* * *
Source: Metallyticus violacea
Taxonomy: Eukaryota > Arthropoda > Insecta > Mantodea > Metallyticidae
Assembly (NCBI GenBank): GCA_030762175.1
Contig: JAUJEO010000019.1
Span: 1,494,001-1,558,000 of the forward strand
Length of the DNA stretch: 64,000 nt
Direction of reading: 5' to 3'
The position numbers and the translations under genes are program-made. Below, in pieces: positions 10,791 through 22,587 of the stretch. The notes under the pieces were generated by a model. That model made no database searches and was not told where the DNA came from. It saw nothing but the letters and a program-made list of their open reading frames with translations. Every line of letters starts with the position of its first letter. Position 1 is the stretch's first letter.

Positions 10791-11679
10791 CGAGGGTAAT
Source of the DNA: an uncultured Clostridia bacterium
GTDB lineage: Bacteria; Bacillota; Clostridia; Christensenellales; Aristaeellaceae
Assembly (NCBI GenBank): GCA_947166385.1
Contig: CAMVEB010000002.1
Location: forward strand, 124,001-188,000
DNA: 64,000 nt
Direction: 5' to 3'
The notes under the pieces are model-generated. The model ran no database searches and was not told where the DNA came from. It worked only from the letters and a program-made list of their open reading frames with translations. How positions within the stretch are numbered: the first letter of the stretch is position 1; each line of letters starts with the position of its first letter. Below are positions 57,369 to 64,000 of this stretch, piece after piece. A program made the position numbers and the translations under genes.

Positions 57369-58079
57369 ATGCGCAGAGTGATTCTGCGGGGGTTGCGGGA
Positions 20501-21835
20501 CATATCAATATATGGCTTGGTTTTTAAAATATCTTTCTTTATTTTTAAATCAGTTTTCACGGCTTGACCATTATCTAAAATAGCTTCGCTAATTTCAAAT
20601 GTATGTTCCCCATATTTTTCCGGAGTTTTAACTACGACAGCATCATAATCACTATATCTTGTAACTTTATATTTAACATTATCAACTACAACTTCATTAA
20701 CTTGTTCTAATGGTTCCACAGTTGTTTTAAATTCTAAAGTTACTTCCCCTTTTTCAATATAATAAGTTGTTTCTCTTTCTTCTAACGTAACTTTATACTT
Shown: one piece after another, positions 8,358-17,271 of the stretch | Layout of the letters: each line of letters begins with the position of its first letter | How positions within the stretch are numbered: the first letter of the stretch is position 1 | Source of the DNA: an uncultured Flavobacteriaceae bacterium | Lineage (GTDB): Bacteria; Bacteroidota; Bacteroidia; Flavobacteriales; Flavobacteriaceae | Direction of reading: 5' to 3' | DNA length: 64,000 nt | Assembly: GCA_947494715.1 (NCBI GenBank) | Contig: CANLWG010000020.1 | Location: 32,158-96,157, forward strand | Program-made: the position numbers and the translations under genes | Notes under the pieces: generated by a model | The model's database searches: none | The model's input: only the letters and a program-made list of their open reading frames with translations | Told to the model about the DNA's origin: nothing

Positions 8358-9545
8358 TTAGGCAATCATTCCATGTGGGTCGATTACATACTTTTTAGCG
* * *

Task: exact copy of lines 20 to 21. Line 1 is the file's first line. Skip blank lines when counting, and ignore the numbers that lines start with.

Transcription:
57369 ATGCGCAGAGTGATTCTGCGGGGGTTGCGGGA
Positions 20501-21835